Your context is not long enough for me to be sure, as the proper idiomatic expression is “frapper fort”. Moreover “Mais fallait-il vraiment taper si fort?” is questioning if the reaction is exaggerated or not, whereas your English translation states that it is and questions the necessity. The difference is subtle but your translation is assertive (I would say “péremptoire” in French), whereas it is finely-shaded in French. Maybe something like “Didn’t you overreact?” (as suggested by Stéphane Gimenez) is closer to the author’s feelings.
Taper fort isn’t really an idiom, it is a natural derivation from an abstract meaning of taper. Taper means to hit, as does frapper, but there are different nuances in these two words. Taper fort is “hit hard” (subject to nuances), “taper si fort” is “hit so hard”.
In the context of a speech, taper sur quelqu’un (or sometimes taper sur une idée) means to argue vehemently against a person (or sometimes an idea). It implies that the discourse was not only opposed to this person, but expounded on the opposition at some length, possibly with exaggeration. There is however no implication of violence, dishonesty or inappropriate speech.
Taper fort insists on the way the idea was conveyed, not just on the idea itself. The author of the passage you cite implicitly concedes that he agrees with the core issue (that the “plaintes sur la corruption …” are founded), but disagrees that the speaker should have been so vehement in their expression.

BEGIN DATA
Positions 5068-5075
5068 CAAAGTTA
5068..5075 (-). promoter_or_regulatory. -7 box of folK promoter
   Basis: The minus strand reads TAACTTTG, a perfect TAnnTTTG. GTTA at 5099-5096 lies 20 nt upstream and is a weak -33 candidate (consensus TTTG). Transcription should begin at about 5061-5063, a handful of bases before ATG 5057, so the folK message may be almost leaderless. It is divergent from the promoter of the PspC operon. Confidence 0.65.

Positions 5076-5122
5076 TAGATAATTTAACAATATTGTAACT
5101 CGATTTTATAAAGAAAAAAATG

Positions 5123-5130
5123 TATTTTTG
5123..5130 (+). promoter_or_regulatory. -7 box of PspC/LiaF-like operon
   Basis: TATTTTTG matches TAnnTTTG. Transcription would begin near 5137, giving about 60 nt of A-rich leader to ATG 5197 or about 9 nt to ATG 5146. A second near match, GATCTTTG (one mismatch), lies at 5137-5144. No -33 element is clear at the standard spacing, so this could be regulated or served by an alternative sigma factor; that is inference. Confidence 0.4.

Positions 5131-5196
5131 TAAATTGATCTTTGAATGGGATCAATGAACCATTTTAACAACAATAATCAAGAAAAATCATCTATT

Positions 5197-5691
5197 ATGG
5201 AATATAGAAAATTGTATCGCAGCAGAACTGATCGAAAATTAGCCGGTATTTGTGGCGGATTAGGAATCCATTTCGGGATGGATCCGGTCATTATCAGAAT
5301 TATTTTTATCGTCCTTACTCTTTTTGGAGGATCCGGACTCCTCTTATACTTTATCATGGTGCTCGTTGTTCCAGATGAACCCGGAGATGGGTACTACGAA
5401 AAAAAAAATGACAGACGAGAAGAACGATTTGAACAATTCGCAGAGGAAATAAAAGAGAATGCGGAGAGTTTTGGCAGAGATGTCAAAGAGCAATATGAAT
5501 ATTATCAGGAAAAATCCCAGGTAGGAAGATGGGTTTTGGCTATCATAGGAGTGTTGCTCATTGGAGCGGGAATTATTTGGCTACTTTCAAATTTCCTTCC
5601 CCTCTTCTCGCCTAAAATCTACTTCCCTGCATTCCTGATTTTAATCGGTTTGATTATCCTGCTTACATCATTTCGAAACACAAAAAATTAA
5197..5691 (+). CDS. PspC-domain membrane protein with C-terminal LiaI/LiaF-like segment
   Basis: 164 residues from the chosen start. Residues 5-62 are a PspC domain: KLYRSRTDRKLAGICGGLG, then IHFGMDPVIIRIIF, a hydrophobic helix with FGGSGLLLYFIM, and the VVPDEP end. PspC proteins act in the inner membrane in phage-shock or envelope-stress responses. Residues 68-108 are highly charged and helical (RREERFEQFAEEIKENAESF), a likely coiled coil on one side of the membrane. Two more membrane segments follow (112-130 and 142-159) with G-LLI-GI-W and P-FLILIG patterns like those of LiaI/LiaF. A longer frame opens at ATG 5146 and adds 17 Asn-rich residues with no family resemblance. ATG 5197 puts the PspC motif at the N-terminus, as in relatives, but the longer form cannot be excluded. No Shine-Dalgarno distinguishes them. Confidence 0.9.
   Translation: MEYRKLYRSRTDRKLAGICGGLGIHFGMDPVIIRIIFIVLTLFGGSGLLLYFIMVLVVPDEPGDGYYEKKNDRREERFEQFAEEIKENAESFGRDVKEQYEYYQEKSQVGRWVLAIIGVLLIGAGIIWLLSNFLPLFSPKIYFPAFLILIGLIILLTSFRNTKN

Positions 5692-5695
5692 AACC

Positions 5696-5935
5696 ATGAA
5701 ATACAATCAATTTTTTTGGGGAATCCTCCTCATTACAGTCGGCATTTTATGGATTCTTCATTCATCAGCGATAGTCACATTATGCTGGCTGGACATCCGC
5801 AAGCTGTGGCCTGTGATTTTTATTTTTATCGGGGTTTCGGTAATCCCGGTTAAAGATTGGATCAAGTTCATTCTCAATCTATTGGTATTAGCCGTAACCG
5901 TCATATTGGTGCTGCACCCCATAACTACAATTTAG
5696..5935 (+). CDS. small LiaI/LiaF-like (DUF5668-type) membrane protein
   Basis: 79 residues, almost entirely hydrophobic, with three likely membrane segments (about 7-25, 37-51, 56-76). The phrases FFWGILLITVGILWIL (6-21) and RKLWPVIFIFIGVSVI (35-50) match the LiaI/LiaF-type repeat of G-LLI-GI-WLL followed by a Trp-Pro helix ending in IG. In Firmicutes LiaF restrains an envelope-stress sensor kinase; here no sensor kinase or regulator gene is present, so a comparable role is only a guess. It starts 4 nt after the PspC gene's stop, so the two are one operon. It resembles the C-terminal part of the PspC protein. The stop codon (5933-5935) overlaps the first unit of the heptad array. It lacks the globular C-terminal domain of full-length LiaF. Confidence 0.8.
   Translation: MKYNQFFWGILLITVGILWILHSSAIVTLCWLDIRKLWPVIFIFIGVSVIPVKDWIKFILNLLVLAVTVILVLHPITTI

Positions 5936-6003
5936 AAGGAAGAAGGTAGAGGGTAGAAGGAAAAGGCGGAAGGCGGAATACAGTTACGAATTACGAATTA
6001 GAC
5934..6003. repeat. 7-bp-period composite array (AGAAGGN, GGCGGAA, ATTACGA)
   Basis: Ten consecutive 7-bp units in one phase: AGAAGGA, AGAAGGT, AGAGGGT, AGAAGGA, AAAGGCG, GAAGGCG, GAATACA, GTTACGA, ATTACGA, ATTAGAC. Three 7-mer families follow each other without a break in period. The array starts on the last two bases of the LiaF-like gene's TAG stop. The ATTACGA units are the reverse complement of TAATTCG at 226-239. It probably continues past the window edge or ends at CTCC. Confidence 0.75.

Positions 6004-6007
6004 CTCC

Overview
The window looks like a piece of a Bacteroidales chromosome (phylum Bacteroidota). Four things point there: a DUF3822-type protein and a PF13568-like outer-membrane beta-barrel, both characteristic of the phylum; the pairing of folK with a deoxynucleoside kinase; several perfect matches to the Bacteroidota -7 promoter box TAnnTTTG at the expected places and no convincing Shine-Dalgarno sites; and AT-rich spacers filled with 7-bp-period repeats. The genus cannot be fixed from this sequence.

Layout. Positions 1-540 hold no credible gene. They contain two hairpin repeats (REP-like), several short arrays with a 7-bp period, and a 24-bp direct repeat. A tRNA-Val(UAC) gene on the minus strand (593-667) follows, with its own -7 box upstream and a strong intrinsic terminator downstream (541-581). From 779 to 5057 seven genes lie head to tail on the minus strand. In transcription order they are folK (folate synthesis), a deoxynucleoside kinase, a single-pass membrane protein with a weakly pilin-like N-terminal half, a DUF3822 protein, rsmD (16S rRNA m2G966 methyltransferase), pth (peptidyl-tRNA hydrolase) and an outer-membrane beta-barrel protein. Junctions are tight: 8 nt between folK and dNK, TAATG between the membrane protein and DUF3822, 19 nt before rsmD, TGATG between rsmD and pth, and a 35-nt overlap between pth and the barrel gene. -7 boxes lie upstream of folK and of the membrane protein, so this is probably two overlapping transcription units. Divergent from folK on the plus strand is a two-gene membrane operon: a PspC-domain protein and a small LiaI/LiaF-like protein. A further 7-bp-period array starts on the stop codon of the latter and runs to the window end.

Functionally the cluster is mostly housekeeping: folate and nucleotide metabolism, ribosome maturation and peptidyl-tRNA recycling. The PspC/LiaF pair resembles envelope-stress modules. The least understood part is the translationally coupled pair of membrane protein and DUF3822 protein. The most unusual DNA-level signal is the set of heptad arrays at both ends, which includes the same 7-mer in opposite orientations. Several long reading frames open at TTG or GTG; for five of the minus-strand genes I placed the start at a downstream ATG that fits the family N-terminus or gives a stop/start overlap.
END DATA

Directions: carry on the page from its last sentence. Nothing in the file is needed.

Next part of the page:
To expand a bit more on the context: the author is addressing the Italian people after Italian elections. The means of expression was the votes in the election. The author agrees with the Italians’ discontent but disapproves of the extent to which they voted against the parties who were in power.
Here taper takes on another meaning, which is to hit something precisely. For example, taper dans le mille means to hit a target dead center (in the small central circle that awards 1000 points). The Italians have “tapé sur” the traditional political parties — they reduced these parties’ power. Frapper sur would not work as it implies physical violence. (Frapper sur can also imply a physical act without violence, as in “frapper du poing sur la table” — hit the table with one’s fist to attract attention, often used metaphorically. But if a target is designated, frapper sur implies a physical act against the target.)